Published: 2017-05-26 10:27:13 BdST
The cyclones were discovered as the Juno spacecraft made the first of at least 12 planned close encounters with Jupiter, which scientists believe set the stage for the development of Earth and other planets in the solar system.
Juno found cyclones as big as 870 miles (1,400 km) in diameter swirling over Jupiter's north and south poles, the research published in this week's issue of the journal Science shows.
The spacecraft also detected an ammonia belt extending from the top of the atmosphere to hundreds of miles into Juno's interior, as far down as Juno's instruments can see. Outside the band, Juno found other features in the atmosphere, rather than the expected homogeneous mix of gas.
"Jupiter is surprising us in almost every way," lead researcher Scott Bolton, with the Southwest Research Institute in San Antonio, Texas, said in a phone interview. "We're seeing hints that it is pretty exotic."
Preliminary results suggest that Jupiter may have winds at all levels creating movement, an unanticipated finding, he added.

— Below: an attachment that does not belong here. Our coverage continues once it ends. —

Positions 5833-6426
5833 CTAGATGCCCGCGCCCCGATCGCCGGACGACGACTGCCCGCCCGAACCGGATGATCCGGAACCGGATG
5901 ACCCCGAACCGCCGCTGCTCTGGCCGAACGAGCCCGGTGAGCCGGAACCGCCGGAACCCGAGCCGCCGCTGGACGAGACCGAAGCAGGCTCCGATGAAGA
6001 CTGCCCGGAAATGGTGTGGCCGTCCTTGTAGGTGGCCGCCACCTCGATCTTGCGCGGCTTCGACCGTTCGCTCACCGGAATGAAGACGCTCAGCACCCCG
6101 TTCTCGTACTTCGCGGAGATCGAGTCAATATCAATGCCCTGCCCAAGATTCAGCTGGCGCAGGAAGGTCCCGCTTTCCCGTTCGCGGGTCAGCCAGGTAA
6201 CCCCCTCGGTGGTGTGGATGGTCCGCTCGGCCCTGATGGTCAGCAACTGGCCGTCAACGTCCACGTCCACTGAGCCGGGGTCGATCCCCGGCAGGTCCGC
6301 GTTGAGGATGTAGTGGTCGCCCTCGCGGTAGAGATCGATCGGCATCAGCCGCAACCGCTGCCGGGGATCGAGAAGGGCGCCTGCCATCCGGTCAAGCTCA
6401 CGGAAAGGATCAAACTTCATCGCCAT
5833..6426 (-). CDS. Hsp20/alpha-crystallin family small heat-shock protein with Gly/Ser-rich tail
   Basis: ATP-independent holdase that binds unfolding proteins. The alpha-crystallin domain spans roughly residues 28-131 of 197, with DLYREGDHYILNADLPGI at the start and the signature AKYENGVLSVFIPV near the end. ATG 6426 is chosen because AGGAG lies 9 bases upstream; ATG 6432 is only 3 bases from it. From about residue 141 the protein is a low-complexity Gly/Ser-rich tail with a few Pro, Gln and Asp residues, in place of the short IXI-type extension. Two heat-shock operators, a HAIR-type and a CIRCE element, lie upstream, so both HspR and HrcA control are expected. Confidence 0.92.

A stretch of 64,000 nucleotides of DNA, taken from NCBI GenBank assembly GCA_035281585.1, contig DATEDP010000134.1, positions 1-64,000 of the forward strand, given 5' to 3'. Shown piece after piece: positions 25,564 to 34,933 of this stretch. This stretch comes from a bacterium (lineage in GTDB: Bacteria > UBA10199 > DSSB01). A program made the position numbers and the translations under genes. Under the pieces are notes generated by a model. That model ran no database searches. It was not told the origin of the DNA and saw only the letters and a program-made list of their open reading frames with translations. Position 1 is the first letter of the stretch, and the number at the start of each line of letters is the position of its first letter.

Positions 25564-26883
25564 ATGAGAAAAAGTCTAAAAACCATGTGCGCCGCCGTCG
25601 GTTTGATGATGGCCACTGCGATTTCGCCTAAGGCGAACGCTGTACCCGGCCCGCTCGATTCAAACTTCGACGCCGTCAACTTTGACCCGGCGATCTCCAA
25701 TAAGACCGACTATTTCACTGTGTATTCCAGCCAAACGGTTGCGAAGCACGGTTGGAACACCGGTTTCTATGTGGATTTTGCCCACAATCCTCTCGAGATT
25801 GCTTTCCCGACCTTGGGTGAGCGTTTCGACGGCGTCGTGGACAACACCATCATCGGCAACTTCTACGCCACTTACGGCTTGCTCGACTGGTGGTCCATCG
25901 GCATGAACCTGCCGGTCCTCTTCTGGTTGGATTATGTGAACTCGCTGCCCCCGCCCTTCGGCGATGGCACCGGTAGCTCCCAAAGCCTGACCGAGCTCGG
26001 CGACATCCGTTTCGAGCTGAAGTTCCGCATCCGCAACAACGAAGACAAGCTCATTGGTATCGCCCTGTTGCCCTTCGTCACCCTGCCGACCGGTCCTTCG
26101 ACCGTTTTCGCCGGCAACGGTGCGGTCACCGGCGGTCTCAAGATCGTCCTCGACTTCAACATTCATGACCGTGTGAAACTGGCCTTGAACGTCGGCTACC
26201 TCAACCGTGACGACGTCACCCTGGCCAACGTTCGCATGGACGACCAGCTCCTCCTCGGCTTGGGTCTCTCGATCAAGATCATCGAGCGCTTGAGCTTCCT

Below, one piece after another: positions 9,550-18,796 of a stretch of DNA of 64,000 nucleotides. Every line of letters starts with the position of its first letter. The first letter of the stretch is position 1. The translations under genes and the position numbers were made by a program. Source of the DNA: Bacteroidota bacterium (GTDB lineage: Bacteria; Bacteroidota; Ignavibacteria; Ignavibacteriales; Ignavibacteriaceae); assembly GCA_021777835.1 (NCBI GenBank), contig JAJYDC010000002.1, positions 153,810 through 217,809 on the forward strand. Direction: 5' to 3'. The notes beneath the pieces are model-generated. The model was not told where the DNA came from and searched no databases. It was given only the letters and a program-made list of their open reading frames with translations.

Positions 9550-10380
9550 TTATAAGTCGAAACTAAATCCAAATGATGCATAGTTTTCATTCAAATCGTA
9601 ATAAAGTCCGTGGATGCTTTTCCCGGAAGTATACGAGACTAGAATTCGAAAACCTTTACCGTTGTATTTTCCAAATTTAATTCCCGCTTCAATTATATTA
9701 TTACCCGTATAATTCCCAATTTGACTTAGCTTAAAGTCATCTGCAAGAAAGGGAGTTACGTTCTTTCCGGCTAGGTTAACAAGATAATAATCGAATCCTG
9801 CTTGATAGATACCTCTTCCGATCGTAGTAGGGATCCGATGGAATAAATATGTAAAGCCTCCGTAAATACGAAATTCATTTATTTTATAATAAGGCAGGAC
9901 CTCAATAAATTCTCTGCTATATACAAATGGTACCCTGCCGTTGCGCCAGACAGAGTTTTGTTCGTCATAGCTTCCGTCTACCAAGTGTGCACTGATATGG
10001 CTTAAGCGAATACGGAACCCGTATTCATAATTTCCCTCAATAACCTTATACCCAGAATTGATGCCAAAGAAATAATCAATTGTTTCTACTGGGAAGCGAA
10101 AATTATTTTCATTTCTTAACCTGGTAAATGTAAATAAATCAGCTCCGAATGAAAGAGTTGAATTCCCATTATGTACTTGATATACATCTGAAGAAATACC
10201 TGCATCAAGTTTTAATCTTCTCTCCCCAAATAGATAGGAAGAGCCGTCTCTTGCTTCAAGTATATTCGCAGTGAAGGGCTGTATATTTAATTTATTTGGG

Scientists expected Jupiter, which is more than 11 times the diameter of Earth, to be fairly uniform beneath its clouds. But "it doesn't look like its rotating like a solid body," Bolton said.
The findings released on Thursday were based on data collected when Juno passed about 2,600 miles (4,200 km) around Jupiter's poles on Aug. 27.
During Juno's next flyby on July 11, the spacecraft will pass directly over the planet's Great Red Spot, a massive storm south of the equator that has existed for centuries.
Scientists hope to learn how the storm maintains itself and if a mass of material underlies the churning clouds.
Juno is expected to continue its highly elliptical orbit around Jupiter for months, swooping close every 53 days to map the planet's interior so scientists can learn more about how and where Jupiter formed.
Like the sun, the gas giant is mostly hydrogen and helium, but it also has carbon, nitrogen, oxygen and other elements, as well as organics and gases. Scientists hope that learning more about Jupiter's evolution will illuminate how Earth – and possibly other planets – were supplied with the ingredients for life.